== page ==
Claud.

O my lord, Bene. And, by my two faiths and troths, my When you went onward on this ended action, Jord, i spoke mine.

I look'd upon her with a soldier's eye,

That lik'd but had a rougher task in hand to apply a moral medicine to a mortifying misThan to drive liking to the name of love: chief. I cannot hide what I am: I must be sad But now I am return'd, and that war-thoughts when I have cause, and sinile at no man's jests; Have left their places vacant, in their rooms eat when I have a stomach, and wait for no man's Come thronging soft and delicate desires, leisure; sleep when I am drowsy, and tend to All prompting me how fair young Hero is, no man's business; laugh when I am merry, Saying, I lik'd her ere I went to wars.

and claw no man in his humour. D. Pedro. Thou wilt be like a lover presently, Con. Yea, but you must not make the full And tire the hearer with a book of words: show of this, till you may do it without controlIf thou dost love fair Hero, cherish it; ment. You have of late stood out against your And I will break with her, and with her father, brother, and he hath ta'en you newly into his And thou shalt have her: Was't not to this end, grace: where it is impossible you should take That thou began'st to twist so fine a story? true root, but by the fair weather that you make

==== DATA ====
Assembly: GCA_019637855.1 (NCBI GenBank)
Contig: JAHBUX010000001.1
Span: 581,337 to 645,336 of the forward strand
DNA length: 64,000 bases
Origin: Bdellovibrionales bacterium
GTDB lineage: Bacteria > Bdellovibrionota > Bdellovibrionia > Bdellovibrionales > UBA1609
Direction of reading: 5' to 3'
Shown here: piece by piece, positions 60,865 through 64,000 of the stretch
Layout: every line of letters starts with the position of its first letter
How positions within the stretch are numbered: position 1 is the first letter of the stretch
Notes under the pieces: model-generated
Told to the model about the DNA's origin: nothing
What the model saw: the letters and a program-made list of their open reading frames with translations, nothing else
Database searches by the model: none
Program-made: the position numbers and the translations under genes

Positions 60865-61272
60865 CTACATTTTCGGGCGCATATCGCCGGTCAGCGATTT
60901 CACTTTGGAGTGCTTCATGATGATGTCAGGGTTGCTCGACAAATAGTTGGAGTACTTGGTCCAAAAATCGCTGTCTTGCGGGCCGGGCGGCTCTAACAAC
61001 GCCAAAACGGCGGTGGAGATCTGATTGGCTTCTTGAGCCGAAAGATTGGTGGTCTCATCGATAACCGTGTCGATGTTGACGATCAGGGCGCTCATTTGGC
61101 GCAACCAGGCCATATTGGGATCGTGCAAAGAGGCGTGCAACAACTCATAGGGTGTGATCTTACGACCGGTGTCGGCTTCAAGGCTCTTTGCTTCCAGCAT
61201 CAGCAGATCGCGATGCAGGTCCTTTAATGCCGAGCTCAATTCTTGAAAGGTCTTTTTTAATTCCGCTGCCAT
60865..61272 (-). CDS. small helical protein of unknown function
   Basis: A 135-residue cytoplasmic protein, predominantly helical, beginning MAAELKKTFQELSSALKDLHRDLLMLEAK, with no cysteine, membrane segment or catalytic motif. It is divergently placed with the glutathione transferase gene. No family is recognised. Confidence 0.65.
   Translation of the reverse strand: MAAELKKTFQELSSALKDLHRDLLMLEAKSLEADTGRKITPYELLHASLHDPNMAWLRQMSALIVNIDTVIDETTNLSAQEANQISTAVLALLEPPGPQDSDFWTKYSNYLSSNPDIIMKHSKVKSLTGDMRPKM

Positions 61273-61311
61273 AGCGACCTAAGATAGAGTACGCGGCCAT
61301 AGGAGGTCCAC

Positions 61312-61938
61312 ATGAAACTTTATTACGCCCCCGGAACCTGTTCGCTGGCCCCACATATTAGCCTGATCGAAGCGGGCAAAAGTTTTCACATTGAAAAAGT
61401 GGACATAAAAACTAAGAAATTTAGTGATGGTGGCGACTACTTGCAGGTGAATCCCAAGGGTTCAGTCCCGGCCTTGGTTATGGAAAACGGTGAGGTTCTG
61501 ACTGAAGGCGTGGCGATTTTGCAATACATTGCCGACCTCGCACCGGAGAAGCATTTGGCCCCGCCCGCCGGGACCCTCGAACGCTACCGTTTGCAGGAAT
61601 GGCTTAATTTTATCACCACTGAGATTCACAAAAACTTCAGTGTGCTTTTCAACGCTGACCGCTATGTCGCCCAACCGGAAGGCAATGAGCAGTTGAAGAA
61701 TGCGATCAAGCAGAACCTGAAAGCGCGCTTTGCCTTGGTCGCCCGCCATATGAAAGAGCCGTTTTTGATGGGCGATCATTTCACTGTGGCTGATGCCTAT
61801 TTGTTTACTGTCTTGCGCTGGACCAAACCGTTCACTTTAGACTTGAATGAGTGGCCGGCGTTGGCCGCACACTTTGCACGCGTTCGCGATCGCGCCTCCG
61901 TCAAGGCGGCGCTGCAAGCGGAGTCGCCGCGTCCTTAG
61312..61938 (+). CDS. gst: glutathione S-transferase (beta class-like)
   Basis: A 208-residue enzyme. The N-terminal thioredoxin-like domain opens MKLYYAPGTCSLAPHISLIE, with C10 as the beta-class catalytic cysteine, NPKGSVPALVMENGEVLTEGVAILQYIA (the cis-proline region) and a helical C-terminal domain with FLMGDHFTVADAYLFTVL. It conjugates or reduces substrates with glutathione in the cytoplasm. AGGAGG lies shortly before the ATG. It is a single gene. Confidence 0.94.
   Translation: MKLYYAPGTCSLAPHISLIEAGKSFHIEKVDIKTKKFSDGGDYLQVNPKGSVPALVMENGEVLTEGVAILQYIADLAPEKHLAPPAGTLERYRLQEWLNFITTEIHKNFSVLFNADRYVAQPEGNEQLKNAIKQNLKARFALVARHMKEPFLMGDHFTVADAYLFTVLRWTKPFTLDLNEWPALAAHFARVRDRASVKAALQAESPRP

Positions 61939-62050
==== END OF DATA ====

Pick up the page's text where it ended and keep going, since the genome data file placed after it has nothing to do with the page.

Claud. How sweetly do you minister to love, yourself: it is needful that you frame the season That know love's grief by his complexion ! for your own harvest. But lest my liking might too sudden seem, D. John. I had rather be a canker in the hedge, I would have salvd it with a longer treatise. than a rose in his grace: and it better fits my D. Pedro. What need the bridge much broader blood to be disdained of all, than to fashion a than the flood ?